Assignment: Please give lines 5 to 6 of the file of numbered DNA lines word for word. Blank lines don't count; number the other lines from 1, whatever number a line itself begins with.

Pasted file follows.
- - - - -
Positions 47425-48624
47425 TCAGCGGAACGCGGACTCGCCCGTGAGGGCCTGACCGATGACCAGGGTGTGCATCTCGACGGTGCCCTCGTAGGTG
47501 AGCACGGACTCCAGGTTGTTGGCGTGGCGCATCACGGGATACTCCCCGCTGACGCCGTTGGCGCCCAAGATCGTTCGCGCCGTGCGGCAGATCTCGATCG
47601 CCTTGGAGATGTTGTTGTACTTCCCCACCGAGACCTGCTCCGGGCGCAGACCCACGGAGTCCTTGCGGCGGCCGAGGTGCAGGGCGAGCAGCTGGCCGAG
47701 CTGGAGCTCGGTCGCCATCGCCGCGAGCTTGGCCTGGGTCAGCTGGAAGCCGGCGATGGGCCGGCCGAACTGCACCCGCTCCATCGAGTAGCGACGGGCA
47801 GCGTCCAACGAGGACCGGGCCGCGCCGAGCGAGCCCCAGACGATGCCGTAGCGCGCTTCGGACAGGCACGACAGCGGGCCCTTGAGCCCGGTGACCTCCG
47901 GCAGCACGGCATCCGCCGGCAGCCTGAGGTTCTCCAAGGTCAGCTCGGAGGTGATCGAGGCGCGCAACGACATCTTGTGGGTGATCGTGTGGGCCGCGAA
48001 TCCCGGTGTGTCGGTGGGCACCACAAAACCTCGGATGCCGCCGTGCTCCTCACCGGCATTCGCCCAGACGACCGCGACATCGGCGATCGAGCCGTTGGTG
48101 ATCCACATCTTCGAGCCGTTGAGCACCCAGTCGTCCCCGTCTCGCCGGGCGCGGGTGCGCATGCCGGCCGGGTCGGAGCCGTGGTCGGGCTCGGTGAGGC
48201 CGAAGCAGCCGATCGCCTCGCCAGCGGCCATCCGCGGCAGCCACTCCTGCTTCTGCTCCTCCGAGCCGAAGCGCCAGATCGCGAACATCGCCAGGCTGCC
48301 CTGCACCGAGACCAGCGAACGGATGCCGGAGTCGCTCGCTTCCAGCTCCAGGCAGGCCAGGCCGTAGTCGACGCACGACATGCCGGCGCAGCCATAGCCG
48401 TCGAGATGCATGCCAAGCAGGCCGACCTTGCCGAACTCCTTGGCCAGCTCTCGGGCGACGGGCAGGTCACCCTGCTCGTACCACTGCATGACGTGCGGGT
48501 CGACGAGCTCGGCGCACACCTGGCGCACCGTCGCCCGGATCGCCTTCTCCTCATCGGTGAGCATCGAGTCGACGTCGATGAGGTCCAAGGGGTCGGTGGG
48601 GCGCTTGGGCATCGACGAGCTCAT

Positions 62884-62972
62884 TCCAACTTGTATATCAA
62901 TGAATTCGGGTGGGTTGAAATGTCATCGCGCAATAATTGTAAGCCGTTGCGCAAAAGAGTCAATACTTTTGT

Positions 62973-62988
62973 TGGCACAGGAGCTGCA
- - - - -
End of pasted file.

47701 CTGGAGCTCGGTCGCCATCGCCGCGAGCTTGGCCTGGGTCAGCTGGAAGCCGGCGATGGGCCGGCCGAACTGCACCCGCTCCATCGAGTAGCGACGGGCA
47801 GCGTCCAACGAGGACCGGGCCGCGCCGAGCGAGCCCCAGACGATGCCGTAGCGCGCTTCGGACAGGCACGACAGCGGGCCCTTGAGCCCGGTGACCTCCG